and put the 2 up there. 9 times 2 is 18. We added 2 to that,
so we wrote 20. Wrote the 0 down there
and the 2 up there. The 9 times 5 was 45. Plus 2 is 47. You really have to make sure
you don’t make careless mistakes with these. Then finally, we have to
multiply the 7, which is really a 700 times 523. When it was just an 8 we just
started multiplying here. When it was a 90, when we
were dealing with the 10’s place, we put a 0 there. Now that we’re dealing with
something that’s in the 100’s, we’re going to
put two 0’s there. And so you have 7– and let’s
get rid of this stuff. That’ll just mess us up. 7 times 3 is 21. Put the 1 there. Stick the 2 up there. 7 times 2 is 14. 14 plus our 2 is 16. Put the 1 up there. 7 times 5 is 35. Plus 1 is 36. And now we’re ready to add. And hopefully we didn’t make
any careless mistakes. So 4 plus 0 plus 0. That’s easy. That’s 4. 8 plus 7 plus 0. That’s 15. Carry the 1. 1 plus 1 plus 1 is 3. 4 plus 7 plus 6. That’s what’s? 4 plus 6 is 10. It’s 17. And then we have 1 plus 4 is 5. 5 plus 6 is 11. Carry the 1. 1 plus 3 is 4. So 523 times 798 is 417,354. Now we can even
check to make sure. And so this is the
moment of truth. Let’s see if we
have– let’s see. 523 times 798. There you go. Moment of truth. I don’t have to
re-record this video. It’s 417,354. But we did it without the
calculator, which is the important point.

About James Carlton

Read All Posts By James Carlton

94 thoughts on “Multiplying multiple digit numbers | Multiplication and division | Arithmetic | Khan Academy

  1. To do it in Hex, you would have to memorize your 16 times tables in hex (and convert to and from decimal to hex). Would take up less space on the paper. Not clear if it would be easier.

  2. When doing the 99×88 Sum, Why when doing the first 9×8 does he put down the 2 and carry on the 7… I always though you carried on the smallest number and put down the largest…. That's really confusing me ;(

  3. If you actually know what hexadecimal is, then why are you watching a video about multiplying multiple-digit numbers?

  4. What your actually doing is multiplying every number with every other number, but your teachers don't want you to know this because you might accidently remember it when you get to combination theory and multiplying binomials.

  5. that's how my mom taught me 53 years ago. I'm becoming more & more convinced that my folks had something up their sleeve that worked & turned out geniuses, thii they were destroyed by the invasion by the west. & Mr. Khan & I share the same heritage & genetic material as far as the geographi specificity of the DNA is concerned.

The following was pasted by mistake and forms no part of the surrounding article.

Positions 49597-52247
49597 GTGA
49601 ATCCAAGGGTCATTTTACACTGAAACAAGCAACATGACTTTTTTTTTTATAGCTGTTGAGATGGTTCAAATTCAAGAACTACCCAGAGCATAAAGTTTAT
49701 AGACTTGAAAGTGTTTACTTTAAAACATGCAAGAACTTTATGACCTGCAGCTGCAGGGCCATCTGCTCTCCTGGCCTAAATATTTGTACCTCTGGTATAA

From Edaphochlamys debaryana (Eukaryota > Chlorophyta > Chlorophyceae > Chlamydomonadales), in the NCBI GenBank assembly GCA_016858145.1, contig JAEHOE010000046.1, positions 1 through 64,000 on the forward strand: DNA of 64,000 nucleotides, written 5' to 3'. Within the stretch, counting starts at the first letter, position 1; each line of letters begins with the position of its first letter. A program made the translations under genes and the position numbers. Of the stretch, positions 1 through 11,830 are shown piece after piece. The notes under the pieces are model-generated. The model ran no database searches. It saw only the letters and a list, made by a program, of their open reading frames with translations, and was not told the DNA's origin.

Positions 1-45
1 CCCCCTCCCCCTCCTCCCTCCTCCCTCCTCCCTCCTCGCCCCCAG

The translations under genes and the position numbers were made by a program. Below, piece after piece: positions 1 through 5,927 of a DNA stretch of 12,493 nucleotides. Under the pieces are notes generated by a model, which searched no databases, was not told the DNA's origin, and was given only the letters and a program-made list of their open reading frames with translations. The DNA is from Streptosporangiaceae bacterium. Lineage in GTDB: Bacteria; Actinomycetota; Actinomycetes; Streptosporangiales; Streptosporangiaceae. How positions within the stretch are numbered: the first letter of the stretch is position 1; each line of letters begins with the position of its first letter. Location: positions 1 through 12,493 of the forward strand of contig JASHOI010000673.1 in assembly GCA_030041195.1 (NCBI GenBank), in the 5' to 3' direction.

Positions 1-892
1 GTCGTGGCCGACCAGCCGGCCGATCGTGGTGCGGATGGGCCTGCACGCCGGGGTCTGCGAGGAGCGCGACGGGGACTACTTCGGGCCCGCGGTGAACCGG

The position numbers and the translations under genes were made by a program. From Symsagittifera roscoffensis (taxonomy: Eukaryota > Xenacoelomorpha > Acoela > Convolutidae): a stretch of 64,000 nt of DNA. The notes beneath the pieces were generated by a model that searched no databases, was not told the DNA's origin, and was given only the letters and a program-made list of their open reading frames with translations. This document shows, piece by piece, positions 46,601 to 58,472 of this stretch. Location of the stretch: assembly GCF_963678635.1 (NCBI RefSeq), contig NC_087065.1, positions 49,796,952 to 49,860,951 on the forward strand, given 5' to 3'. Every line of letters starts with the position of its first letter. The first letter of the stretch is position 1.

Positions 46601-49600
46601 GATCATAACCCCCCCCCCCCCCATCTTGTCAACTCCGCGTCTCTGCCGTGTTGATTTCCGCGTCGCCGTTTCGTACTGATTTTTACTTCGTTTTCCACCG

6. Thank you so much!^^ This will hopefully help me for my.exam tomorrow!:) I gotta watch this video again when I'm at school waiting to get into class.

  7. Frankie O'B, this is a late reply and not even directly to your comment since YouTube apparently thought that was a bad idea, but let me answer your question anyway. What you actually are doing is carry the biggest number, because you carry it to the next place — e.g. from the ones place to the tens place. The 7 that you're carrying actually represents 7 tens, as it comes from 72 which is 70 + 2. So you leave the 2 in the ones place where it belongs, and you put the 7 in the column for the tens place.

    You probably got confused because you got a lot of 6*3 and 5*5 where you get answers like 18 and 25, where the first number (the tens, the one that you carry) is smaller than the second (the ones, the one that you leave in place). Since tens are bigger, they often times go up less quickly, after all. Just remember that the actual rule is to carry the number for the biggest 'place' (tens over ones, hundreds over tens). Technically, in that sense, you're always carrying the BIGGEST number — 70 rather than 2, 10 rather than 8, or 20 rather than 5.

    Hope that helps.

  8. Thank you so much, I finally get how to multiply triple digits! I kept getting the wrong answer but I went step by step and I got the write answer

  9. Your the best Mr Khan you helped my daughter so much ever since she's been watching her videos. Mr Khan I don't know what I could do without you.

  10. https://www.khanacademy.org/math/cc-fifth-grade-math/cc-5th-arith-operations/cc-5th-multiplication/v/multiplication-6-multiple-digit-numbers

  11. thanks dude i never new how to do this it would take me forever to do this and i would cry if i got it incorect and also get realy angry your the best dude

  12. thanks idid not understand then i got just looking at your name tag THANKS YOOOOOOOOOUUUUUUUUUU!!!!!!!!!!!!!!!!!!!!!!!!!!!!!!!!!!!!!!!!!!!!!!!!!!!!!!!!!!!!

  13. I just found you thanks to a friend’s recommendation. With this video you helped me understand 3 digits multiplication I’ve never understood in school! I’m 36 😂 thank you and please don’t ever stop what you’re doing, amazing work!! You have a new subscriber 😀

Leave a Reply

Your email address will not be published. Required fields are marked *